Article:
Do magnets still work as promotional items? It depends on your business, but overall, they’re an inexpensive way to keep your company name and phone number immediately available to your customers. Magnets are useful not only for consumer sales, but also for any business that wants a quick response when it’s time to order. And they’re convenient for emergency numbers when seconds matter.
The business-card size and shape of magnet is the most popular and the least expensive, but many shapes are available. For example, a local florist uses large heart magnets on the sides of their delivery vehicles. Ask your salesperson for a catalog.
Magnets are also available affixed to postcards for fast mailings via First Class or standard mail. The latest idea in magnets is the magnet-coupon combination card. These cards are usually 8-1/2 x 3-1/2 or larger and can easily be used in direct mail. The top portion has magnetic material on the back, and several perforated coupons are below. After the coupons are torn off and used, the top magnetic portion remains with the customer for future reference. These combo cards work great for fast-food restaurants, pizza parlors, maid services, computer stores, or any other business that offers coupons. They can also be used as a selfmailer postcard; check with your promotional supplier for ideas.
Here are a few other ideas of businesses for which magnets might be useful:
- Pizza parlors. When you’re ready to order, don’t you look on your refrigerator door rather than drag out the phonebook? Is there a magnet there?
- Drug stores. People put these on medicine cabinets for prescription reorders and questions.
- Animal hospitals. Magnets can provide emergency phone numbers and hours for office visits.
- Schools. These might include snow-day phone numbers. Or, they may be given as recognition to students for academic excellence and/or strong attendance.
- Realtors. You never know when someone will be ready to buy or sell. A magnet comes in handy for them to send referrals to you or to check current prices.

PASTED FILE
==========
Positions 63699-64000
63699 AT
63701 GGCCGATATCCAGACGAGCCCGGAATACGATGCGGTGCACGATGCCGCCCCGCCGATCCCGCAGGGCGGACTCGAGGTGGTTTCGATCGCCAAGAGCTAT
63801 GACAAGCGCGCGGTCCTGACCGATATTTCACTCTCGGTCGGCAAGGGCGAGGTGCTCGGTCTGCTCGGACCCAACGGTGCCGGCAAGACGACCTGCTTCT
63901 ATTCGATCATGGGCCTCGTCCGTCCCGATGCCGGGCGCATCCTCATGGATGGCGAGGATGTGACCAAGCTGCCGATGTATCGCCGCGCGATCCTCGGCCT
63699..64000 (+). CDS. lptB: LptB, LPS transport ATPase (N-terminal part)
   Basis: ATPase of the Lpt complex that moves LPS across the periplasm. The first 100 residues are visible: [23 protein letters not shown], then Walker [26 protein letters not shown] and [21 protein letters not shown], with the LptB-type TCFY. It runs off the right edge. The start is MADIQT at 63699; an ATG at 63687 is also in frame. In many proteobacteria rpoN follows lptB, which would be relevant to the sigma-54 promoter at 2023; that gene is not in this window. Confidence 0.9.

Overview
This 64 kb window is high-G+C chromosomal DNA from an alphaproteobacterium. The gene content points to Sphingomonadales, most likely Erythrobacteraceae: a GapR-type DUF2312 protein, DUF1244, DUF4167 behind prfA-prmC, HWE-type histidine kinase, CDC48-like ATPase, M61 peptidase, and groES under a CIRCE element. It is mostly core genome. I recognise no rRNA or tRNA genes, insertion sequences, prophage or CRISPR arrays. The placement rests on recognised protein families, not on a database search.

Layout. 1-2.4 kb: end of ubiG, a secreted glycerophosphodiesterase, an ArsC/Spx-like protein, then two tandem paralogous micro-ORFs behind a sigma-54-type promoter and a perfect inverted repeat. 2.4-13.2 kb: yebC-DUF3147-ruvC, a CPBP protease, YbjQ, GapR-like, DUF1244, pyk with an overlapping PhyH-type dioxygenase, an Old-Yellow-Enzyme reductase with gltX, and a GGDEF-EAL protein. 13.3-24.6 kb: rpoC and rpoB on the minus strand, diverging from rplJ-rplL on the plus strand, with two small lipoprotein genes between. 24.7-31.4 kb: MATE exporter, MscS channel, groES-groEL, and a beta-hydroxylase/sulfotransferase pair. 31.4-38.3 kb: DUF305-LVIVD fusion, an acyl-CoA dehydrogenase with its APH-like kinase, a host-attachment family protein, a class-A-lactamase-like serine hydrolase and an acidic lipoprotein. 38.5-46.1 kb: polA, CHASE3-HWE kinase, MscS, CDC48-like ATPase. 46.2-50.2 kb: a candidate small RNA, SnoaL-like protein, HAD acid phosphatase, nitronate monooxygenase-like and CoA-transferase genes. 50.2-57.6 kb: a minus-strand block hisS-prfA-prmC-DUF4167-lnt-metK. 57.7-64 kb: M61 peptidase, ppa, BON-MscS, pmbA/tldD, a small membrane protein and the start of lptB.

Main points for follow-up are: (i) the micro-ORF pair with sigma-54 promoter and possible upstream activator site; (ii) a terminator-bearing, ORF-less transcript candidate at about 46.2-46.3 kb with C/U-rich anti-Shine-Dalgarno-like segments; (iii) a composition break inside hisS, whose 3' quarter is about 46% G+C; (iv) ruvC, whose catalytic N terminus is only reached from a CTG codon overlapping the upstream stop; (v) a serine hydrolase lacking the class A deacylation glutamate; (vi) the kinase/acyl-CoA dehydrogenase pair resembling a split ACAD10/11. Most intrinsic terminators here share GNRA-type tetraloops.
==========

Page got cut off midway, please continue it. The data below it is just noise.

- Towing companies. Towing companies might give magnets to restaurants and building owners for the removal of unwanted cars.
- Office supplies. Customers can put magnets on filing cabinets for quick and easy ordering of supplies. You might also have a large magnet with a to-do list or a list of things to order.
- Professional offices. You might buy magnets in October with next year’s calendar on them, or just use them as business cards.
- Oil change and repair. Magnets could serve as a reminder of when a person needs to change his or her oil and when it was done last. (Static-cling stickers are also available.)
- Florists. Magnets might include where and when to order flowers and may promote non-plant items and gifts.
- Restaurants. You might advertise your specialty and the number to call for reservations or carry-out orders. You could also sell magnets for a dollar or two and use them as a 10 percent discount on any guest check over, say, $10. Make these good for multiple use, but they should have an expiration date.
- Banks. Magnets might include info on how to check balances by phone, pay bills, transfer funds, and so on. They can also include hours of operation and web addresses.
- Parts supplier. You might put magnets on your customers’ filing cabinets for quick phone ordering.
- Sports teams. Magnets might feature schedules of games and phone numbers to call for tickets.
This list provides only a handful of ideas for how magnets can promote business. Look at your customers and prospects to see whether magnets will help you promote new business and get reorders. Make it easy for customers and prospects to find and use your phone number, website, and email address.